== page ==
9. (I guess I just made a mistake of some kind - moderator you may want to throw out my 'reply' from a few minutes ago. Thanks!) In reply to the various highly appreciated reactions. Directions The turn by turn directions I used I found on: http://www.us-highways.com/dixiehwy.htm. In combination with the 1923 map it allowed me to pencil in on modern road maps what the eastern and western itineraries of DH apparently were. What a great post with the old document on DH! I was so naive as to check with the AAA about DH guidance; I don't think it carries anything to my surprise, no historic feeling? History DH dates back to the early twenties, indeed. R66 did not come much later, though. In the early thirties, it changed course in various years in various locations - some of the road side markers point out in what year R66 passed by there. So R66 and DH share about the same historical timeline. Both were also put into place, as far as I can tell, by what we now call the industrial-military complex. In the twenties Japan was already building up its military power, invading China in the early thirties. The US realized it had no way of getting troops, equipment etc from the industrialized north-east to its western coast. Enter R66. The same holds for DH: when the US entered WWI, the US had no over land connection to strengthen its defenses on its south-eastern coasts. Enter DH. It combined with the arrival of the car as mass (tourist) transportation for civilians. Against that perspective, I expected a bit more similarity between R66 and DH heritage. Pictorial saga Should be ready mid-August or so - and will feature the Everglades Fairy Queen. Harold
  10. The 2008 solo motor Odyssee took me over the Dixie Highway. About 3800 miles from Bloomington Indiana to Key West Florida - and back. A great adventure again, see post under the Dixie Highway Forum on the website. Enjoy the ride.
  11. Absolutely intriguing to try and ride the Dixie Highway eastern and western itineraries with basically only the old 1923 map as guide. (Google gets you to that map easily - as well as to a site which lists current road numbers). Starting out in Bloomington Indiana and riding solo on an old 1980 Yamaha motorcycle all the way to Key West - and back of course. Western section southbound, eastern section northbound. May - June. Taking it easy and trying to retrace & experience some of what it would have been 65 years ago. The old towns, the countryside, the people, perfect diners and home cooking places, an amazing variety of how English can be pronounced....... Some sections ruined forever by sprawling business developments with repetitive chains of national stores and traffic lights. Others - fortunately most of it - great riding on quiet 2-lane roads. Even finding a few old - now out-of-use - dirt or brick sections. Most amazing I found to see almost no references to the North-South mother road - very unlike what I came across on its East-West sister Route 66 last year (see my message on the Route 66 forum on this amricanroadmagazine site). Nevertheless, riding the Dixie Highway is like riding through American history. Even though people living along the Dixie Highway barely seem to be aware of the historic territory they are on..... What adventures await you on Dixie Highway today: read the saga on: http://www.yamaha-triples.org/forums/forum-view.asp?fid=60 The pictorial saga is in the making. Harold de Bock, Hilversum, The Netherlands.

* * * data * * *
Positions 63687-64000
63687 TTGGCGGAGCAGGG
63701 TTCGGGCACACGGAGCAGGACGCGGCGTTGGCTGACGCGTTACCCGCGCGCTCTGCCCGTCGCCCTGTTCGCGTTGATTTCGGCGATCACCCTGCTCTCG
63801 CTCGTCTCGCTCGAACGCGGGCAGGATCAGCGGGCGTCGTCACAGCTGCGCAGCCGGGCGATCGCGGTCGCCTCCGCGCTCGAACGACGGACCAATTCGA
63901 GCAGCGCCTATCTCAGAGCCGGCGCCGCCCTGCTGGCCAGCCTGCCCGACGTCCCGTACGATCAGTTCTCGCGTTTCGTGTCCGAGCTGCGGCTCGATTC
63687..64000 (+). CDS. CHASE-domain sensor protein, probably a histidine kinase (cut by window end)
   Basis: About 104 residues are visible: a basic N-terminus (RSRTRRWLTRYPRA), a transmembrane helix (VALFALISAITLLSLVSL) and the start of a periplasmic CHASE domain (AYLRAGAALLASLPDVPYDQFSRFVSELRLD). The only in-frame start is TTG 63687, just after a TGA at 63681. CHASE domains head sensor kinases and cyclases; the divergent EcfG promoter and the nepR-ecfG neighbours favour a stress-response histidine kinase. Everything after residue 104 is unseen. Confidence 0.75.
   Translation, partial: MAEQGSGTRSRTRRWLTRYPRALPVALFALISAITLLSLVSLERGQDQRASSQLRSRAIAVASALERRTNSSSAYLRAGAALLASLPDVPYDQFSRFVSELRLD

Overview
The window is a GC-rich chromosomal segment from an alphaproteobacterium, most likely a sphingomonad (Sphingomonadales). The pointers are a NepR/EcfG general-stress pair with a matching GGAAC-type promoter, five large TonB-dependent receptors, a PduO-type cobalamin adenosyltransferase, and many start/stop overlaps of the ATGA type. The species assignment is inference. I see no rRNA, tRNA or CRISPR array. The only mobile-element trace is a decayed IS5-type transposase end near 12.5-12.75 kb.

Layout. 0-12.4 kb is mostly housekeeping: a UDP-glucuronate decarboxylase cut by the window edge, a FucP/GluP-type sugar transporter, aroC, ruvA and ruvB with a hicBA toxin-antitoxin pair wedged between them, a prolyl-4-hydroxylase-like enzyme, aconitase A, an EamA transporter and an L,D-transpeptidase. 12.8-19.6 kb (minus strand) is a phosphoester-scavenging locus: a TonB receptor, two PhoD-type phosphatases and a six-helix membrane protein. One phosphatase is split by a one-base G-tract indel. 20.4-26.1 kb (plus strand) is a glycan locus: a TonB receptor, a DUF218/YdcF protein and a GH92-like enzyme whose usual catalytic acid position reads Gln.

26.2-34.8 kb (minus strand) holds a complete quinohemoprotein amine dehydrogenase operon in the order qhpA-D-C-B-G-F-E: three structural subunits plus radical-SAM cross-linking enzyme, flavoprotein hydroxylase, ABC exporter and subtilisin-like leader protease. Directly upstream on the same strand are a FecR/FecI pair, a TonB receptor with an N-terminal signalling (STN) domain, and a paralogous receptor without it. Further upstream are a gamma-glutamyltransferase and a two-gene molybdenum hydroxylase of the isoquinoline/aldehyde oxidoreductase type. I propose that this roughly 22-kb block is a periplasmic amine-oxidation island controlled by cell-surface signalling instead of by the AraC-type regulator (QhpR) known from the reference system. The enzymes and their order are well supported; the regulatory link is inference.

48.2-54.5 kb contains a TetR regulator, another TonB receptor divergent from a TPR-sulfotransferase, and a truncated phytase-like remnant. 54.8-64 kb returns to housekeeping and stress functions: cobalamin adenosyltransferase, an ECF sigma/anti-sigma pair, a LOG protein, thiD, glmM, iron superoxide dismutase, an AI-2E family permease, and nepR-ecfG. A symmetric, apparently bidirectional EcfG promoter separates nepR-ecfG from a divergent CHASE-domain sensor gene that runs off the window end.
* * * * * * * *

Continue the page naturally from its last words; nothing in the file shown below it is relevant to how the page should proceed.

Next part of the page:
12. Alex, Dave, Denny, Jim, Flattering feedback you are bestowing on me! Doing Route66 solo was a psychological trip as much as a motorcycle ride. A state of mind I had hoped for but had not considered possible to the extent it turned out, close to a trance it felt. Then, conditions are irrelevant, the experience is all that counts. Dixie Highway may not quite enjoy the same magic but from the far European outside perspective it is as intriguing. 'Go South my sister', if you wish, brings visions of again another US, another type of English (both white and black), another architecture, another pace of life, another social fabric, but the same non-big city, non-interstate American original. Sometime mid-May / mid June it will be. Western route S-bound, Eastern route N-bound. A lazy week or so on the Keys as R&R in between. Current intensive planning is creating the upfront virtual feeling of being on the road already. My signature motto remains unchanged. Harold
  13. Citizen of The Netherlands. New member to this Forum. Not new to the US blue highways. Last year 2007, a solo motorcycle trip on Route 66 to change pace of life. It worked. An adventure of close encounters with days of rain storms, disaster areas, decaying economy, bridges, landmarks, animals, proud people, cops. (See attachment) Travel the mother road. You won't be the same. This year 2008, it will be the Dixie Highway from Bloomington Indiana to Key West Florida and back. Perhaps we meet. R66_Riding_Dutchman_2007.doc